The number of Members here despite the magnitude of events in the main Chamber just goes to show the high regard in which we hold international journalists. I do not have time to go through everybody’s contributions, but I congratulate Mr Whittingdale on bringing the debate to the House and particularly on his proposals for a UN special representative on the safety of journalists. I think that proposal will garner cross-party support, and I will absolutely add my name to it. I studied media and journalism, and when I was at university I wanted to be a war correspondent—I held the likes of Kate Adie up as absolute stars. I did not realise that dream, but I did end up in another reasonably good job.
Over the holidays, I read Lindsey Hilsum’s book “In Extremis: The Life of War Correspondent Marie Colvin”. Her incredible life is depicted in a film that is about to come out, “A Private War”. The places that Marie reported on included Chechnya, Iraq, Israel and Palestine, Sri Lanka—where she was injured and lost an eye—Syria and Africa. She was, we believe, assassinated in Syria in 2012. She held Martha Gellhorn, who reported the rise of fascism in the 1930s, in high regard; Gellhorn was one of her heroes. The plight of female journalists is a particular issue. As we have seen in recent years, all international journalists are under threat and it is an increasingly dangerous time, but female journalists in particular have had terrible experiences.
In an address that Marie Colvin gave at St Bride’s church on Fleet Street when she returned from Afghanistan, she reflected on the injury suffered by a colleague who stepped on a landmine and had to have both legs amputated. She said:
“The expectation of that blast is the stuff of nightmares.”
I want to share with the House something else that she said:
“We always have to ask ourselves whether the level of risk is worth the story. What is bravery, and what is bravado?”
Lindsey Hilsum wrote about Marie’s determination to bear witness and its importance. She said that Marie was
“the champion of bearing witness so that even if no one stopped the wars, they could never say they had not known what was happening.”
That goes to the heart of the issue. Marie’s death, or assassination, in 2012 was a tragedy not only for her family and friends, but for journalism and the truth. Her ability to report and bear witness was vital.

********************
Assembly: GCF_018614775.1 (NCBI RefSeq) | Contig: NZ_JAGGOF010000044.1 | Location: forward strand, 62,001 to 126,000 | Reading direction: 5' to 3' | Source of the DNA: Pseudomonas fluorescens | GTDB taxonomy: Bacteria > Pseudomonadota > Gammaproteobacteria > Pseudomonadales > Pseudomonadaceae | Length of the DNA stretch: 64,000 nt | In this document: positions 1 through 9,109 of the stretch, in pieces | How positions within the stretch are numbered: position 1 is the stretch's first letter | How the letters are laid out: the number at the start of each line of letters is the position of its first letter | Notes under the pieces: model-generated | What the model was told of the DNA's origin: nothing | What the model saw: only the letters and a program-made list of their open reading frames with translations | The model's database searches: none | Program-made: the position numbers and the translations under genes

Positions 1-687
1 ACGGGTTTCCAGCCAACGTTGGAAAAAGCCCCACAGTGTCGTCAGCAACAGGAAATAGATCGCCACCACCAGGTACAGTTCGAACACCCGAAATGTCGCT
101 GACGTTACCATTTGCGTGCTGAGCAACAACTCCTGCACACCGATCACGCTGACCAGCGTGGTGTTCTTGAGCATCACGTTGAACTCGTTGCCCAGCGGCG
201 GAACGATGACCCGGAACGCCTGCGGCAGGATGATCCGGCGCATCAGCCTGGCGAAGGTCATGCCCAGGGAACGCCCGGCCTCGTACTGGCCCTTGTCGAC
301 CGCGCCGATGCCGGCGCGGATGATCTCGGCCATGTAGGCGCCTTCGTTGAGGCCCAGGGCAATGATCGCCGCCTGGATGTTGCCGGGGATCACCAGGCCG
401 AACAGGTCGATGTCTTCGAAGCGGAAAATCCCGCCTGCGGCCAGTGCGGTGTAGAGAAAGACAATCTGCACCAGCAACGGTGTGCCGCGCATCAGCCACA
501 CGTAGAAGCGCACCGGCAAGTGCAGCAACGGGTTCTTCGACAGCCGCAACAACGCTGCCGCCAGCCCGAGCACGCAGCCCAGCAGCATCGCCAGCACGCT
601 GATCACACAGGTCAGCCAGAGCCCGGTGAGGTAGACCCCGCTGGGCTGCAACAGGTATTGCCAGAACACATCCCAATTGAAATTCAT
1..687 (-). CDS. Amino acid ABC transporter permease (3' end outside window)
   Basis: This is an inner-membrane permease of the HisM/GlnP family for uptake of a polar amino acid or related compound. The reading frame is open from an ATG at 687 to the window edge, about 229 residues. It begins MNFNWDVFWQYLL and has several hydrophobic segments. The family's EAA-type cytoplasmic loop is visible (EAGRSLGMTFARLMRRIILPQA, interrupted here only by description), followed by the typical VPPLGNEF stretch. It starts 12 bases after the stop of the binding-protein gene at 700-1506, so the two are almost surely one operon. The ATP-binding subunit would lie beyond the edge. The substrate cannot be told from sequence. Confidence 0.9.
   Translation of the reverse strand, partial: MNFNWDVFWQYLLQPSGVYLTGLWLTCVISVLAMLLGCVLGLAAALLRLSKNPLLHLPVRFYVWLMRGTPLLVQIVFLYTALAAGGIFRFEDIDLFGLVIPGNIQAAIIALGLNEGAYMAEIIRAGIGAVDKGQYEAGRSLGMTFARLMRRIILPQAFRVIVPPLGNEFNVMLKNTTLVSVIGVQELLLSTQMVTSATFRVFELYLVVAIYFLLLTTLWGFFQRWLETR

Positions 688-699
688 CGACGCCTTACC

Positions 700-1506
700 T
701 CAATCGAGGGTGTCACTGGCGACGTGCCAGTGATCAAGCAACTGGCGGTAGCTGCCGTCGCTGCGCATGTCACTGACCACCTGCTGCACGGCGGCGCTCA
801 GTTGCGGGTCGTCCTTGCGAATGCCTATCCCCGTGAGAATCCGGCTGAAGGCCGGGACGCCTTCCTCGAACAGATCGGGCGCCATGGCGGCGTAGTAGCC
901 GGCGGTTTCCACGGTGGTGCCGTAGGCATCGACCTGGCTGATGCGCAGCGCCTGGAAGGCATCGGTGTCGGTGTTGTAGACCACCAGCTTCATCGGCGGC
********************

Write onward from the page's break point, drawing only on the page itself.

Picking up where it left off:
Journalists are our eyes and ears on the international stage. They go where we cannot. They see what we cannot see. They hear what we cannot hear. That is particularly important for politicians. There is often a relationship of conflict between journalists and politicians, but we must hold them in the highest regard—indeed, cherish them—because their accounts help to direct our decisions about aid and about troops and intervention. Without them, we are blind to the great atrocities that, as we have heard, many Governments and regimes are visiting upon their own people and other nations.
If we do not protect international journalists, if we do not protect their integrity and their safety, we risk becoming detached and distanced. I want and hope to hear from the Minister what more we can do, particularly from a Foreign Office perspective, because as chair of the all-party parliamentary group on deaths abroad and consular services and assistance, I have interviewed a number of partners of those who have been incarcerated, including Richard Ratcliffe, the husband of Nazanin Zaghari, and Daniela, the wife of Matthew Hedges, who was studying in the United Arab Emirates. Their experiences are unbelievable. We must remember that academics and researchers are just as important as journalists. We must be able to protect them, and we must not fall foul of the trade relationships that we may have with countries coming above the diplomatic relationships that we have, in protecting journalists and others who in order to tell stories travel to places where we cannot go.